Mr. Ahlquist, 11th grade Algebra- the fact that I didn’t dread going to math class all day long when you were my teacher says a lot. You’re fun, engaging, and make math fun (well, as fun as it could be). Thanks for your patience, encouragement, and for not taking things too seriously, it was refreshing.

Mrs. Budolfson, 12th grade Biology- I really admired you. You’re pretty, smart, happy, and made it “cool” to learn biology.

Jeremy Rhiele, HS Guidance Counselor- I’m so happy I got the opportunity to know you. You have amazing insights that I will not soon forget. Thank you for being someone who is not afraid to bring up difficult or emotional topics – it’s refreshing and insightful. I think I’ve carried many lessons I learned from you into college and will continue to do so.

Jeff Judge, 2nd semester Spanish- You were the relief to my worst semester of college. It was so hard to be home while all my friends were away at school, and there was that car accident and my grandma’s funeral… but there you were everyday and you were so bright and really brought our class of really diverse people together as friends. You have such a talent for teaching and your laid back, fun, and down to earth personality is memorable and effective. Muchas gracias por compartiendo tu talento conmigo.

Jack Kloppenberg, Environmental Studies, and Food, Culture and Society- Jack, You are easily my most memorable professor of college. 112 literally changed my life and completely redirected my academic focus. Your passion is contagious and your message is clear. Thank you so much for teaching in such an unadulterated way. You have so much to give and I feel so lucky to have learned from you!

Liz Mills, Environmental Studies TA- Liz, you took what Jack shared and applied it to all our lives. You took the time to make comments, challenge, and pose topics in a way that I’d never thought of them before. Thank you for being the first in college to write me a recommendation when I was so unsure of myself, and also for recognizing the revelations I had that semester. You and Jack really had a big impact on me.

Amos, Susan, and Andrea, SIW- You guys showed me that when you want something you gotta go get it. I learned a lot about journalism, politics, and life last spring. Thanks for challenging me and for your your sacrifices and your friendship. What an awesome opportunity that was!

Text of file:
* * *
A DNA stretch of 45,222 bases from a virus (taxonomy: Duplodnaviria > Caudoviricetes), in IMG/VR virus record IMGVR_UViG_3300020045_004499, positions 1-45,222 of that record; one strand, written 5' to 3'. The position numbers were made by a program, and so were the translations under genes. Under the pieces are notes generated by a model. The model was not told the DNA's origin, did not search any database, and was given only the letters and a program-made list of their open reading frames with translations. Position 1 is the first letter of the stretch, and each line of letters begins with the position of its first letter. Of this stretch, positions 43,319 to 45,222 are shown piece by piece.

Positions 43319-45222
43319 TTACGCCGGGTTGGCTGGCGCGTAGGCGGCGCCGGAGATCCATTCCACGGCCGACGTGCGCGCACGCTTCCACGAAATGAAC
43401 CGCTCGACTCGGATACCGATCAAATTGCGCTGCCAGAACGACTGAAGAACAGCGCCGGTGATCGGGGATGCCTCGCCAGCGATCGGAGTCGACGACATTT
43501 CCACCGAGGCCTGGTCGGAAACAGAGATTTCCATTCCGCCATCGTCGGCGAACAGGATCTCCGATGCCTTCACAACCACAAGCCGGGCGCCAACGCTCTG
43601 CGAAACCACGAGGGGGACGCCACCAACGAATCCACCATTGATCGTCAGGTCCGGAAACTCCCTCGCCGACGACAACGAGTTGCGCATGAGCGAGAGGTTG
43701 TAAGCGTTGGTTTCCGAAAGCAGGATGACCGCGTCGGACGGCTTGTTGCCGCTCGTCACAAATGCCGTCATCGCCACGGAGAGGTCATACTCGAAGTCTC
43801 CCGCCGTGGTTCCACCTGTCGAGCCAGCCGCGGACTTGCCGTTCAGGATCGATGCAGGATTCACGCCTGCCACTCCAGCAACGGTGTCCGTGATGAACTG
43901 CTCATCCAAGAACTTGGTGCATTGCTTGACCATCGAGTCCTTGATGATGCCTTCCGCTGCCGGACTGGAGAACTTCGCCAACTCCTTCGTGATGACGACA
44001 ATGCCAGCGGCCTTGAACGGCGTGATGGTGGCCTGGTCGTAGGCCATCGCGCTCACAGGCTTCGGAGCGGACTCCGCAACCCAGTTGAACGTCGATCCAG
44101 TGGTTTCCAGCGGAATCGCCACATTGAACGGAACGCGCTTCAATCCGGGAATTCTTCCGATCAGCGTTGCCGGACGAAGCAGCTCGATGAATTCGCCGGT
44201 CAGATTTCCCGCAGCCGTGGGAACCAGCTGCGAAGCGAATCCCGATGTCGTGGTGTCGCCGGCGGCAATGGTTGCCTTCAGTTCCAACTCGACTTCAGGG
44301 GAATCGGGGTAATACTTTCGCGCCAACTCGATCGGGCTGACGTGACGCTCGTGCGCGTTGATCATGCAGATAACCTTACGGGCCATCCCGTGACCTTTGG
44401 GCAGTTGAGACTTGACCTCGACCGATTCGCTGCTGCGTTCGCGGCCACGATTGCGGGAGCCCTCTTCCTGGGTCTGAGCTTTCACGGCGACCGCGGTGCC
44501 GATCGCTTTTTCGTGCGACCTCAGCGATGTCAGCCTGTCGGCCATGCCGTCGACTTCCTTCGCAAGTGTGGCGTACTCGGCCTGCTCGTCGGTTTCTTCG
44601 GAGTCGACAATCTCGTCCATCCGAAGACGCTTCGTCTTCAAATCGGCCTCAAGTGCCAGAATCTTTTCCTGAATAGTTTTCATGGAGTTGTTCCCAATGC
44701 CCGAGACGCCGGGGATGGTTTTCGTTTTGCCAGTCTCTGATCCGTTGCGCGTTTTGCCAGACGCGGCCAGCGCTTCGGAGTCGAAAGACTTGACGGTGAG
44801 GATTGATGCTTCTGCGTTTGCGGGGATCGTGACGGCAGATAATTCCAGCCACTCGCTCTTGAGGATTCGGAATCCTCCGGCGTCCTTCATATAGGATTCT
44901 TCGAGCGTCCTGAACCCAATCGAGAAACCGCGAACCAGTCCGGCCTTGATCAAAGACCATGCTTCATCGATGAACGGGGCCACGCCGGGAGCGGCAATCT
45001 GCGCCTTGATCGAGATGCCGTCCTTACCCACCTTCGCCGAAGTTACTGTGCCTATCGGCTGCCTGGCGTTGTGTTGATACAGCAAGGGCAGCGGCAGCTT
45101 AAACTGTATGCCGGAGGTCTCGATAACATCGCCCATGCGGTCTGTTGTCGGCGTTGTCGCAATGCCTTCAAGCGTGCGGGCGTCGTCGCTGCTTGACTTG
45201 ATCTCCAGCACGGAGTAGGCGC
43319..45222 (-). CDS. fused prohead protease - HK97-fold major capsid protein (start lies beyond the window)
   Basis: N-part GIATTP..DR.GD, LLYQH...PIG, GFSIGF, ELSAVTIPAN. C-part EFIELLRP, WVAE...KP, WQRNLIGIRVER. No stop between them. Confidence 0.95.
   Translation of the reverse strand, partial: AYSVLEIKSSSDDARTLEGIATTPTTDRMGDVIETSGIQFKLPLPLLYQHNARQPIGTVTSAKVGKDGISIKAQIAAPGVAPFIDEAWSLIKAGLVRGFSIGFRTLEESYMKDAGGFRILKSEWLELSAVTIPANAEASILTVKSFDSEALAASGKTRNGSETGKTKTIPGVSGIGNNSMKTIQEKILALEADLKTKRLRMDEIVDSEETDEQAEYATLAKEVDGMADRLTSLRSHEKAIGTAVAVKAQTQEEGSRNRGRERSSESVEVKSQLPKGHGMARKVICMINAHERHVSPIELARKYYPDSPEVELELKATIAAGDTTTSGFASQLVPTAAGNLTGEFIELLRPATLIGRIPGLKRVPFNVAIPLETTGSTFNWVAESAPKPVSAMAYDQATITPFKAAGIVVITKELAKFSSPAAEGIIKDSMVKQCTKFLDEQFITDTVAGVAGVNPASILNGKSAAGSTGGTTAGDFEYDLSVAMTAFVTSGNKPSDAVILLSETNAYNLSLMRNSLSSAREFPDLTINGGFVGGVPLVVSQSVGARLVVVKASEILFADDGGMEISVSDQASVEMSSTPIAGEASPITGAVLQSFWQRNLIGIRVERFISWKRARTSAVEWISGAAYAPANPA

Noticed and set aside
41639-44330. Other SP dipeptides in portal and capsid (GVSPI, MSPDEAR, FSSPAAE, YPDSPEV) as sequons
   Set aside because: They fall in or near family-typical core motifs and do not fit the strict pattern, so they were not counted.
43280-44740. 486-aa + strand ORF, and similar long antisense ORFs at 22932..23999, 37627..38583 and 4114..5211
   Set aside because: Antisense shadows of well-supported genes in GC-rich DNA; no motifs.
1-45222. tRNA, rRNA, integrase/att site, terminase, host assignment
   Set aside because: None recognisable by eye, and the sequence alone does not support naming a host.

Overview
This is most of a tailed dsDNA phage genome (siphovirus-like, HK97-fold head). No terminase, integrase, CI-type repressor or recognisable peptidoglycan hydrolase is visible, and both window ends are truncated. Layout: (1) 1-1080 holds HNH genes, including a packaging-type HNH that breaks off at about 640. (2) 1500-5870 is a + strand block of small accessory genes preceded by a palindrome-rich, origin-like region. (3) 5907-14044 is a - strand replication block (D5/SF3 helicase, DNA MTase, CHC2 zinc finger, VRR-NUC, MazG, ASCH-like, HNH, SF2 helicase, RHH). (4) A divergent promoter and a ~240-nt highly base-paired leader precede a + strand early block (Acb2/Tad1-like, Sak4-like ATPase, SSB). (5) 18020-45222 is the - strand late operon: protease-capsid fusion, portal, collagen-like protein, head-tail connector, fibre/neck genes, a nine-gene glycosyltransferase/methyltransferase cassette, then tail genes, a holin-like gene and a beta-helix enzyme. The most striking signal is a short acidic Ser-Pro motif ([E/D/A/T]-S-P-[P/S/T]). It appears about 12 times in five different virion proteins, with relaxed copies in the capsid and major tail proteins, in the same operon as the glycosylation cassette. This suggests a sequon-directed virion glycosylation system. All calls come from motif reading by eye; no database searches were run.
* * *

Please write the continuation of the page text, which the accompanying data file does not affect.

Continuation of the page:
Cal DeWitt, Ecology- Cal, what a joy it was to be in your class. Your “we are they” concept is so important and your message is so simple, it’s contagious. Thank you for your positive, welcoming and warm attitude. You have no idea how much a college student appreciates fresh banana bread at their professor’s house… that was so awesome. I feel so lucky to have gotten the chance to learn from you and thank you for making us laugh when we were stressed beyond belief. You’re really good at that, among many, many other things!

Jack Williams, Paleoclimatology- Coming from someone who is horrible at science and was expecting to snooze through your class… I was blown away! You made complex scientific concepts interesting, relevant, easy to understand and even captivating. Thank you for finally providing me with a good understanding of the issue I thought knew so much about.

Bill Cronon, Environmental History- Your class was outstanding. American Environmental History was so interesting and enlightening. Thank you for the captive final lecture, it really redirected my perspectives on how the past affects the future, and where to go from here. I was SO lucky to get to take your class, it’s really a life-changer.

Samuel Pratch, Ecology TA- Samuel thank you for challenging us and asking difficult questions… and waiting as long as it took to get an answer. Redefining “nature” was important for all of us, and your perspectives were profound and memorable. Thank you for being so positive and forcing us all to challenge our own ideals.

Sue Zaeske, Rhetoric- I think your class was the hardest one I took in college, and I have never been so proud of a grade! My writing improved dramatically over the course of one semester. Thank you for having such high expectations and for being a good enough of a teacher to show me how to a meet them. It was so wonderful to be in your class and I really look up to you.